Flow States & How To Access Them
In an earlier article in this series exploring my Stress Resilience Blueprint I wrote about the dimensions or components of well-being as set out in Positive Psychology's PERMA model – the three key elements being emotional positivity, engagement, and meaning or purpose. In this article I'm going to look more closely at engagement, and in particular the quintessential form, the experience of flow.
We've all had an experience of flow at some point in our lives – times when we got so deeply absorbed in what we were doing that we forgot about ourselves, and just experienced an effortless doing. Yet at the same time there's an intense feeling of being in control, of agency, and even being at our best. Flow experiences are often peak experiences.
Flow experiences are enjoyable, but we're not necessarily happy in the sense of feeling positive emotions or pleasure. A lot of people experience flow in their work – for example imagine a surgeon concentrating for hour after hour.
But the more we experience flow, the happier we are in the sense of being satisfied with your life. We'd all like to experience flow as much as possible, but how do you access the state of flow?
Straight away we have a problem because if you're deliberately and consciously looking for flow, if you're asking yourself am I getting any nearer, then by definition you're not in flow – you're self-consciously aware. How can you deliberately lose self-consciousness?
Flow arises out of certain conditions. What we need to do is focus on setting up those conditions, then let flow look after itself. Primarily that means looking at the nature of the activity we're doing, and how we relate to it.
Steve Kotler and Jamie Wheal, founders of the Flow Genome Project, have done some really useful work in delineating the conditions needed for flow. Kotler wrote a book about flow, “Rise Of The Superman”, which I'd recommend. A lot of what I have to say here comes out of their work.
I want to draw out eight preconditions for flow. Accessing flow depends on choosing an activity, and structuring it in a way that as many of these eight apply as possible.
1. Intense Focus
Flow itself may feel effortless, but it's almost always preceded by effortful concentration. We need an activity that demands concentration in order to do it well. Examples are surgery, sports, coding (software developement), playing music. The more we need to focus externally (i.e. on the activity) the better our chance of losing that self-consciousness (because none of our attention is left over for it).
2. Clear Goals
Moment by moment, it must be clear what we need to do next. For example, when playing tennis, we need to position ourselves to play a shot, then hit the ball over the net into the court. Ideally the goal is evolving moment by moment. Once we complete one shot, we need to get ready for the next.
3. Immediate feedback
It needs to be immediately apparent whether what we are doing right now is working. Playing a musical instrument gives immediate feedback because we can hear wrong notes.
The level of challenge or difficulty that the activity presents must match our skill level – too easy and we get bored, too hard and we get anxious or despairing.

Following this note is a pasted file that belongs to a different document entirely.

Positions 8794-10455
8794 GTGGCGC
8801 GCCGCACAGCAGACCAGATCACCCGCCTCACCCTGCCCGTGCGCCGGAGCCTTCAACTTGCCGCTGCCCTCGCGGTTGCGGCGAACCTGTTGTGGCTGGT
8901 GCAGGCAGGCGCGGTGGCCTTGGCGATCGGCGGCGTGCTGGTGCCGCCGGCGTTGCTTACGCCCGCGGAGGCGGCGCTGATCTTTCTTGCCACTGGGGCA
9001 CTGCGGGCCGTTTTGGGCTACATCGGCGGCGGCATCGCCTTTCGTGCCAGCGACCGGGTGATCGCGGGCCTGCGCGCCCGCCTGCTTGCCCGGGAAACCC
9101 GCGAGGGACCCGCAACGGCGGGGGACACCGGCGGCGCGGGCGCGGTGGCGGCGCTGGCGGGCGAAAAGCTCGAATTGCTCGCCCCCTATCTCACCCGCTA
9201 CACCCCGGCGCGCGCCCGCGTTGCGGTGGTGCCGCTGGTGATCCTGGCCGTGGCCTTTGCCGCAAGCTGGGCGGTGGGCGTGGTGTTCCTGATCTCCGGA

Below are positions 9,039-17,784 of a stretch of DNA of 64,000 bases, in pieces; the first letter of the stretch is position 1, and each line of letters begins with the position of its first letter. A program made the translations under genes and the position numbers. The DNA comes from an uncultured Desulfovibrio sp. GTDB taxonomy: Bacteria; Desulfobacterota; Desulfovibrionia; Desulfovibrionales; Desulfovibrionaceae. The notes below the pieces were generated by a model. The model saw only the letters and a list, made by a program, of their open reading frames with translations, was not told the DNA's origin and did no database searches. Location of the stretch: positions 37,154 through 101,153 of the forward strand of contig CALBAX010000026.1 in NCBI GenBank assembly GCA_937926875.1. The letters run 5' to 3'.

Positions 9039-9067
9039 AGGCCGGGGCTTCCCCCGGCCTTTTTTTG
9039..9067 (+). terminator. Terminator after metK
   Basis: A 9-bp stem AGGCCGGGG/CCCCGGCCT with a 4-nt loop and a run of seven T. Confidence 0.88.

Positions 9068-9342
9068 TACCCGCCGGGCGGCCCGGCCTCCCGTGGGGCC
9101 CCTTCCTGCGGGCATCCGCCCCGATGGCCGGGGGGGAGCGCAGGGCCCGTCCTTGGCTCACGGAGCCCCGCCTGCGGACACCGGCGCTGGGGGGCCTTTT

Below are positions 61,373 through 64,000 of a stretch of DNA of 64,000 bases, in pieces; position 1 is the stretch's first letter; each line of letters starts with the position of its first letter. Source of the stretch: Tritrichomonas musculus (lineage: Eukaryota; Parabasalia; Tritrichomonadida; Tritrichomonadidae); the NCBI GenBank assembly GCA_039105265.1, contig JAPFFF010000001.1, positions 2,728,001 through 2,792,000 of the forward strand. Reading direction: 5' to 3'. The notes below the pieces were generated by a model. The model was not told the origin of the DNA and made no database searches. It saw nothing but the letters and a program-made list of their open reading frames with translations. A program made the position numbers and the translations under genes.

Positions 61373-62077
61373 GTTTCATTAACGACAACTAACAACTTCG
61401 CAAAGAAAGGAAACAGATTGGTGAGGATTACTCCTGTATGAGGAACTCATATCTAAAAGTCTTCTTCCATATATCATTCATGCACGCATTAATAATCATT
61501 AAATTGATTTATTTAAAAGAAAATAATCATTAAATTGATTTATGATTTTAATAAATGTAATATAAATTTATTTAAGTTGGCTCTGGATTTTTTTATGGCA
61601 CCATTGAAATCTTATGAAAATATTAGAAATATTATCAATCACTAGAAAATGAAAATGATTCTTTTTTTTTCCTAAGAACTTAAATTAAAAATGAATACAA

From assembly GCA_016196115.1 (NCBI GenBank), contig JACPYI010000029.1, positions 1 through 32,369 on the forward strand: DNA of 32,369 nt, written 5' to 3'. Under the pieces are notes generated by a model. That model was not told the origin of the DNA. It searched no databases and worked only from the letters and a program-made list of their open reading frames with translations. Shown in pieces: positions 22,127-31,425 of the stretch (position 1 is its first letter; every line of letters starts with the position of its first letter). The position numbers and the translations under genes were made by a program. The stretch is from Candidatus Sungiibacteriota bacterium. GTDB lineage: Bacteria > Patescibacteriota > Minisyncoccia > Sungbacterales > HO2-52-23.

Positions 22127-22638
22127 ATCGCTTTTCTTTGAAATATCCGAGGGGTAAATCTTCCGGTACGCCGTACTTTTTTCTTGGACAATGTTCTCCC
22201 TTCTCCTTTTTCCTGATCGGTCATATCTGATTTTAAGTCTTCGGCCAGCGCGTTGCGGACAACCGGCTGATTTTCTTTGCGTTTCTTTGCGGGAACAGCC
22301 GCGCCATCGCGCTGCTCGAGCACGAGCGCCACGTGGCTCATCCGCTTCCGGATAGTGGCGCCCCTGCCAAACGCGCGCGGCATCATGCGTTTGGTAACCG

It helps if we have a sense of control or choice, and that we are expressing ourselves in some way. So we are expressive, though not necessarily original.
6. Consequence or risk
This is related to having a clear goal. We need to want to achieve success in the moment by moment doing. If it doesn't matter either way, it's hard to rise to the peak of flow.
One way to achieve this is by engaging in risky activity – for example extreme sports like snowboarding or white water canoeing. But it doesn't need to be actual physical danger. Social risk can do it – e.g. playing music to an audience, or playing in a team.
7. Sensory richness
This is related to creating focus. It's easier to focus when the activity offers lots of rich sensory experience – ideally multiple senses such as visual, auditory, bodily feeling.
8. Environmental richness
This is related to the last point. An activity that is unpredictable and offers a lot of novelty is easier to focus on.
The more we experience flow, the more life satisfaction we have. By definition we can't deliberately do flow, but we can set up conditions that favour flow. We need to focus on the activity, and let flow look after itself.
In practical terms, it's a matter of finding the right activity, one that embodies the conditions I've listed and naturally engages our interest.
In our work we can't necessarily choose the activity, but we might be able to look for ways to enhance the preconditions for flow. For example, we can often choose to focus on our sensory experience, e.g. while driving. There's always a richness available, if only we choose to be mindful and open. The problem is, the mind all-too-easily assumes it's seen it all before, and goes into automatic pilot mode.
Mindfulness is one of the most powerful tools for increasing well-being, and in part it works by expanding the opportunity to experience flow. In an article coming soon in this series, I explore how to make mindfulness practice more flow-like.
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READ MORE ABOUT BIOFEEDBACK FOR STRESS MANAGEMENT
How To Manage Your Mind With Biofeedback & Mindfulness
Book by Glyn Blackett
- Underlying dynamics in stress & anxiety
- Science of the mind-body connection & how it can be applied
- Why breathing is at the heart of stress management
- Practical models for framing self-control challenges & solutions
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